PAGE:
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Today's Stichomancy for Christina Aguilera

The first excerpt represents the element of Air. It speaks of mental influences and the process of thought, and is drawn from The Mysterious Affair at Styles by Agatha Christie:

Miss Howard?"

"When I discovered that she had told a lie at the inquest about the letter she had received from Mrs. Inglethorp."

"Why, what was there to lie about?"

"You saw that letter? Do you recall its general appearance?"

"Yes--more or less."

"You will recollect, then, that Mrs. Inglethorp wrote a very distinctive hand, and left large clear spaces between her words. But if you look at the date at the top of the letter you will notice that 'July 17th' is quite different in this respect. Do you see what I mean?"


The Mysterious Affair at Styles
The second excerpt represents the element of Fire. It speaks of emotional influences and base passions, and is drawn from Venus and Adonis by William Shakespeare:

No dog shall rouse thee, though a thousand bark.'

At this Adonis smiles as in disdain, That in each cheek appears a pretty dimple: Love made those hollows, if himself were slain, He might be buried in a tomb so simple; 244 Foreknowing well, if there he came to lie, Why, there Love liv'd, and there he could not die.

These lovely caves, these round enchanting pits, Open'd their mouths to swallow Venus' liking. 248 Being mad before, how doth she now for wits? Struck dead at first, what needs a second striking?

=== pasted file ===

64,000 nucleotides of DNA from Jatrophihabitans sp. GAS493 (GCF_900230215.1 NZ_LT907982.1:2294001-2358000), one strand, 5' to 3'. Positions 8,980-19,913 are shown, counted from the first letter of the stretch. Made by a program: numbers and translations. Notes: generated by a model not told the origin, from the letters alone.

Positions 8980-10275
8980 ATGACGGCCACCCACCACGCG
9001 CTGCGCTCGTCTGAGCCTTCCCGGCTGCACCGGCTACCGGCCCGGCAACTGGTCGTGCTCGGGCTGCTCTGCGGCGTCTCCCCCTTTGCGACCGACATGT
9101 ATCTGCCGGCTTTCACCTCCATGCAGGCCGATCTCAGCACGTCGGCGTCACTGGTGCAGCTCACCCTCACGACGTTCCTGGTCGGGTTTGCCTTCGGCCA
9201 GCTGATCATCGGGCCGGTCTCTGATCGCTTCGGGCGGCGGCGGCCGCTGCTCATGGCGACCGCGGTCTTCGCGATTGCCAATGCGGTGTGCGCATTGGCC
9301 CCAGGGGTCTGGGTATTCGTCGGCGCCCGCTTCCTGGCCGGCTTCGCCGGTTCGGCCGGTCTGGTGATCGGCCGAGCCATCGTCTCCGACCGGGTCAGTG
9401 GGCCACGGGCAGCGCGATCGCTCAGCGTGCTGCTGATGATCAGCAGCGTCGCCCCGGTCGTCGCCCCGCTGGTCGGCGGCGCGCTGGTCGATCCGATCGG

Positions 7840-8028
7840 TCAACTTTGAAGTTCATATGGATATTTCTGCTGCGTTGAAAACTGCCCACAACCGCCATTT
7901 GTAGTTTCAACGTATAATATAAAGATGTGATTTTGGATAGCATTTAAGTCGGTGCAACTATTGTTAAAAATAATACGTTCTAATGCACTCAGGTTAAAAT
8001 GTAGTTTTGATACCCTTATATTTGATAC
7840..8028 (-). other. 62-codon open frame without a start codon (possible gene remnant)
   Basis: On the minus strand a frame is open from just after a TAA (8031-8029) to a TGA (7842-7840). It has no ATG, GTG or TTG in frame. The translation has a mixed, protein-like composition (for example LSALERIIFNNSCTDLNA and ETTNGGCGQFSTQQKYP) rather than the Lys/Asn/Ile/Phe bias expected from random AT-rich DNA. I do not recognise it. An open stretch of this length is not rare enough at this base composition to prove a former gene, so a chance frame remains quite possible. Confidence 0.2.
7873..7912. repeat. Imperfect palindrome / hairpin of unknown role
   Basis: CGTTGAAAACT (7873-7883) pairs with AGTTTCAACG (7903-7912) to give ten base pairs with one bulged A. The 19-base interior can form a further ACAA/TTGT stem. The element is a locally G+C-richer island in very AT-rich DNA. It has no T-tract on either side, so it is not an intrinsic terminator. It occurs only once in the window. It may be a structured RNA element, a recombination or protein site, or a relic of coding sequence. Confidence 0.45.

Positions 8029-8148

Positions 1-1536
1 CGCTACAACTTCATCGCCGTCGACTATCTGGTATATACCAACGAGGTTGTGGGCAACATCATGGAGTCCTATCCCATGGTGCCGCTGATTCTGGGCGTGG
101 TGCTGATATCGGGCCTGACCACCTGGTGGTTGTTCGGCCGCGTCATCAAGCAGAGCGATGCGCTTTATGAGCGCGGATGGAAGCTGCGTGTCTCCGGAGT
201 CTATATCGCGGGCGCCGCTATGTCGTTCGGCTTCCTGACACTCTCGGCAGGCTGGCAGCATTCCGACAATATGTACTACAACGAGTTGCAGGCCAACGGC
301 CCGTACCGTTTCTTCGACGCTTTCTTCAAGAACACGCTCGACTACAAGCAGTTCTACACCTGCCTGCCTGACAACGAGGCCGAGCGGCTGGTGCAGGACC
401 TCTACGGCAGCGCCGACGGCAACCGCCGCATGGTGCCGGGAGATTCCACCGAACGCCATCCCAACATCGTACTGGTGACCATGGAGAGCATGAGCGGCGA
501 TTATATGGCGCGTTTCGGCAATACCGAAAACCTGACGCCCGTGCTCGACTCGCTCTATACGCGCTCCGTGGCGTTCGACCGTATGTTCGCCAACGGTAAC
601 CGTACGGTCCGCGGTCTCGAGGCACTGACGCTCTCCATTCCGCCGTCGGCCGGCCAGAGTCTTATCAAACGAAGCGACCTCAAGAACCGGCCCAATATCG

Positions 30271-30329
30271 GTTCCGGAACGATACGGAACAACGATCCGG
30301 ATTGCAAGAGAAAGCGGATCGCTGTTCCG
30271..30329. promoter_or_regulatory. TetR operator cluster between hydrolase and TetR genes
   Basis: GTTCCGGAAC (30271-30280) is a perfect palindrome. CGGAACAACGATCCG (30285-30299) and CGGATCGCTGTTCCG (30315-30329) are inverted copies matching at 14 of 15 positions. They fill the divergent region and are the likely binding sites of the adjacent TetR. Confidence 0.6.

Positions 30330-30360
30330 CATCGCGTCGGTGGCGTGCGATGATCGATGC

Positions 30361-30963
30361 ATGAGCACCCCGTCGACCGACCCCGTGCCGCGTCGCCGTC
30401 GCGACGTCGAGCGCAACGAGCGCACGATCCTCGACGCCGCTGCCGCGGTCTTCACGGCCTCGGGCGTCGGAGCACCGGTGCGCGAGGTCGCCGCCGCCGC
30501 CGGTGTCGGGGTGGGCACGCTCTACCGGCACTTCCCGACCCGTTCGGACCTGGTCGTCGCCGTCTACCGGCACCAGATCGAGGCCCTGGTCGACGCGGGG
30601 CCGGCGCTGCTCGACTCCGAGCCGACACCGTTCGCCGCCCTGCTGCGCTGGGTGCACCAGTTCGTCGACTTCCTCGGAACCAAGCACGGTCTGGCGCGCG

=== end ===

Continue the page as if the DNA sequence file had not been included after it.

The third excerpt represents the element of Water. It speaks of pure spiritual influences and feelings of love, and is drawn from What is Man? by Mark Twain:

aspects were Sunday-like; the crowds on the sidewalks were quiet and moved slowly; very few people were smoking; many ladies wore deep mourning, gentlemen were in black as a rule; carriages were speeding in all directions, with footmen and coachmen in black clothes and wearing black cocked hats; the shops were closed; in many windows were pictures of the Empress: as a beautiful young bride of seventeen; as a serene and majestic lady with added years; and finally in deep black and without ornaments--the costume she always wore after the tragic death of her son nine years ago, for her heart broke then, and life lost almost all its value for her. The people stood grouped before these pictures,


What is Man?
The fourth excerpt represents the element of Earth. It speaks of physical influences and the impact of the unseen on the visible world, and is drawn from Alexandria and her Schools by Charles Kingsley:

not believe that the last of the Alexandrians was under no divine teaching, because he had be-systemed himself into confused notions of what that teaching was like. Yes, there was good in poor old Proclus; and it too came from the only source whence all good comes. Were there no good in him I could not laugh at him as I have done; I could only hate him. There are moments when he rises above his theories; moments when he recurs in spirit, if not in the letter, to the faith of Homer, almost to the faith of Philo. Whether these are the passages of his which his modern admirers prize most, I cannot tell. I should fancy not: nevertheless I will read you one of them.

He is about to commence his discourses on the Parmenides, that book in